• It’s a law of nature. If you are in a work of fiction and own some form of aircraft, the absolute last thing you want to do is let the protagonist ride in it. Not only will it crash, every damn time but you can guarantee that out of all the occupants of the vessel, the protagonist will be the only one who survives the impact. Even an aircraft full of nothing but nameless, faceless, lineless, 100% expendable red shirts has a better chance of landing safely with all its occupants alive and in one piece.

      • =Tamar

        The Protagonist’s love interest, if present, also has a 50-50 chance of survival, but if so, it’s even odds which of them will be injured.

        • Nerd

          Well, we know this one survives.

    • tali

      Or, as our dear friend Murphy used to say, “Anything that can go wrong, will go wrong.”

  • Sanjay Merchant

    Take a good long look Cunningham. It’s the last time you’ll see it intact.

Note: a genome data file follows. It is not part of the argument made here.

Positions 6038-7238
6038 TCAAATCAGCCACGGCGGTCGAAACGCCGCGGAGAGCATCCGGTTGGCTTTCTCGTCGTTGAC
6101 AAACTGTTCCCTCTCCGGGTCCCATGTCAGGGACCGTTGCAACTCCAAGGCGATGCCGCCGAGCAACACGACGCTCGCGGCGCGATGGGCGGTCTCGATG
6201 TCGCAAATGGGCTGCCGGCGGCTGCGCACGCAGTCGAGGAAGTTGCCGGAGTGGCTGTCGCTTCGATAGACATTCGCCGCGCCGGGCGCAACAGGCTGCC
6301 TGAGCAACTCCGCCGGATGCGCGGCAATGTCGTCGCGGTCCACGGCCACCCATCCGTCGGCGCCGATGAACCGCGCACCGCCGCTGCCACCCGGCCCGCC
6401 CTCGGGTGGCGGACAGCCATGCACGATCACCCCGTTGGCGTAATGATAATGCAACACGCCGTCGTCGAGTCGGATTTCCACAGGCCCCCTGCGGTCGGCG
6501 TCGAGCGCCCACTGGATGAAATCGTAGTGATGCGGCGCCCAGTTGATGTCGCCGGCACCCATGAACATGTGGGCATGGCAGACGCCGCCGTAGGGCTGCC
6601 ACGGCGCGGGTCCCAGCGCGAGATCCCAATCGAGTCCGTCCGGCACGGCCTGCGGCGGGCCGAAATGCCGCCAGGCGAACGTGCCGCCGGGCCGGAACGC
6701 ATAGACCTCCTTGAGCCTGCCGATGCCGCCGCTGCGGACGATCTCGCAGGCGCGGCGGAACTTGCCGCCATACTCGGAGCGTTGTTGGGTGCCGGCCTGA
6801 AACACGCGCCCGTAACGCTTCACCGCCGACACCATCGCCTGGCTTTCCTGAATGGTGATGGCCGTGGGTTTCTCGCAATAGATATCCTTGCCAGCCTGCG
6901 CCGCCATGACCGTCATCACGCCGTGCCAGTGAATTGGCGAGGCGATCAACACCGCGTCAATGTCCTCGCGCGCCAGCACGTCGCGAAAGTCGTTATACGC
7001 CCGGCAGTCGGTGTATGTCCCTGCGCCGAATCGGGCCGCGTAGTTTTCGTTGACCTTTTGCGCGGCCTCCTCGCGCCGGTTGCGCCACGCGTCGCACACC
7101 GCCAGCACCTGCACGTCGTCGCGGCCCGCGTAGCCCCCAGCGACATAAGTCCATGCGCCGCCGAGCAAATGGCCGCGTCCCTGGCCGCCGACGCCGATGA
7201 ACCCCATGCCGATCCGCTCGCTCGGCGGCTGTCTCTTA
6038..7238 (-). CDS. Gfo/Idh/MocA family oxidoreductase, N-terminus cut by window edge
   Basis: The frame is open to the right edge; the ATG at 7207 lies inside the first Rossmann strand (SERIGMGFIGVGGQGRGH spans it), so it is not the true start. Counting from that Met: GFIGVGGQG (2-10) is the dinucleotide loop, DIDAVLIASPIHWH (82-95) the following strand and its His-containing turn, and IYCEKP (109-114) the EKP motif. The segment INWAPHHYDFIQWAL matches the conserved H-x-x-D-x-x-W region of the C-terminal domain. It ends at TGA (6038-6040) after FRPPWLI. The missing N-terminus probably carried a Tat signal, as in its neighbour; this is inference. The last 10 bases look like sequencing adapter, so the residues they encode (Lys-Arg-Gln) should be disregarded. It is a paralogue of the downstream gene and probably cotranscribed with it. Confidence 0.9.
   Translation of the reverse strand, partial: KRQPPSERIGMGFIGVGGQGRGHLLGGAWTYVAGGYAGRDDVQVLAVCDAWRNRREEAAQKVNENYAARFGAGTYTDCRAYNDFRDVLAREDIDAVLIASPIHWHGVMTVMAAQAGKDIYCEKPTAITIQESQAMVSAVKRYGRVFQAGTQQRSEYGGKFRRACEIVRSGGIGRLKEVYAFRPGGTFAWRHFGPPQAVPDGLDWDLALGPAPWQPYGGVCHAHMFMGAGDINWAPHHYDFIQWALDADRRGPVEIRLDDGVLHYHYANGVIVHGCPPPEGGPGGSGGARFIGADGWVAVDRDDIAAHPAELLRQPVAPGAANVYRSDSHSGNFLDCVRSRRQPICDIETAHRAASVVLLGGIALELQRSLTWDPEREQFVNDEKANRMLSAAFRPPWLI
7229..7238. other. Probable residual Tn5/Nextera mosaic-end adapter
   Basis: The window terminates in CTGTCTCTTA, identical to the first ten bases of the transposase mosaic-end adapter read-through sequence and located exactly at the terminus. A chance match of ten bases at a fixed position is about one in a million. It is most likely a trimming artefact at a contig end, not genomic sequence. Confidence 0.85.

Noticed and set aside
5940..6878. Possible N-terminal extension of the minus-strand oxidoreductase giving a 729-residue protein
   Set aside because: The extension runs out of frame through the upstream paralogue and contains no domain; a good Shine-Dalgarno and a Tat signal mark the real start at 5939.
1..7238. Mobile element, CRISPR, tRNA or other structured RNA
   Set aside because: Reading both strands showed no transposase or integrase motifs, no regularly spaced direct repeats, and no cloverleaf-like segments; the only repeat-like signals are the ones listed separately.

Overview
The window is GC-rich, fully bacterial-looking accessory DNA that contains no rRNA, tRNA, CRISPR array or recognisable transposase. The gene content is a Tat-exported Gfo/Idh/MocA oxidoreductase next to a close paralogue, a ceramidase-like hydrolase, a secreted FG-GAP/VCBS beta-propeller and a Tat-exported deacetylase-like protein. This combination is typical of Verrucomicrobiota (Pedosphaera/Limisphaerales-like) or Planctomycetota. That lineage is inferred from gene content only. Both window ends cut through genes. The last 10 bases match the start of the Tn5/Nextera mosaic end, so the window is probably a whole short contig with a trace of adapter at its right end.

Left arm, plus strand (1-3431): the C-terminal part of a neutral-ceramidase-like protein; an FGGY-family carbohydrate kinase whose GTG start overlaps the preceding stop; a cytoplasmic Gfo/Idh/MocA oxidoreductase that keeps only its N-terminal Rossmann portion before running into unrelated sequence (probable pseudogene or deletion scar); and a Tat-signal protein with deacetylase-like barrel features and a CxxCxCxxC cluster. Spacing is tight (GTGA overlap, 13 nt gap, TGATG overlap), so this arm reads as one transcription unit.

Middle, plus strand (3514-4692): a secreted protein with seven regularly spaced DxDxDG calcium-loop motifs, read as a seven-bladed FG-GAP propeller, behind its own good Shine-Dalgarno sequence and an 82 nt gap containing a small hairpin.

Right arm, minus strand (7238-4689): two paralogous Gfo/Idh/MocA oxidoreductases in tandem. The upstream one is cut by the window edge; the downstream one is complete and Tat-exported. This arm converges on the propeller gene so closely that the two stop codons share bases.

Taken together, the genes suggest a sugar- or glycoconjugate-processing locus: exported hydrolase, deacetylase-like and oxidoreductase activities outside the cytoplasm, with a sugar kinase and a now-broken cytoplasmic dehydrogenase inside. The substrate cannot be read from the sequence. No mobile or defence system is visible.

• tali

    And it was totally worth it!

  • Shee Soon Theng

    Couple of observations over the past three pages.

    The device Vic was trying to imbue Hope into was a clockwork ‘test engine’ whether it was a ‘jack-in-the-box’ or whatever others have speculated. What made me think that was an episode of Transformers: Prime, where Ratchet tests a formula of synthetic liquid Energon in a simple Cybertronian engine. As the Sailfin shows, it’s easy to apply summoning circles to sailcloth… not so much to imbue metal cogs, springs and wheels.

    On the crate with the FRAGILE warning, there is a book, along with a plate, fork and mug. There’s also what looks like a can(?) on its side. This indicates that Vic has toiled long and hard on this project and has at least had working lunches in his garage.

    Also, it just occurred to me the irony of the FRAGILE crate being shown just as Henry hopes that this Sailfin is less fragile than the last one.

    • Glad someone noticed the plates and such :D He is much less fussy than later generations of his family.

  • legolamb

    Dang everywhere I go there’s fairportfan

    Though Idunyken deserves a keelhaul for that pun.

  • RLB

    Ooh, I do hope there’s going to be a boom gag at some point…

  • Was that Yes/Roger Dean reference intentional or accidental?

  • This guy

    Yep, a flying boar
    I can’t believe NO ONE has EVER thought of that.
    And the design, too. So ORIGINAL.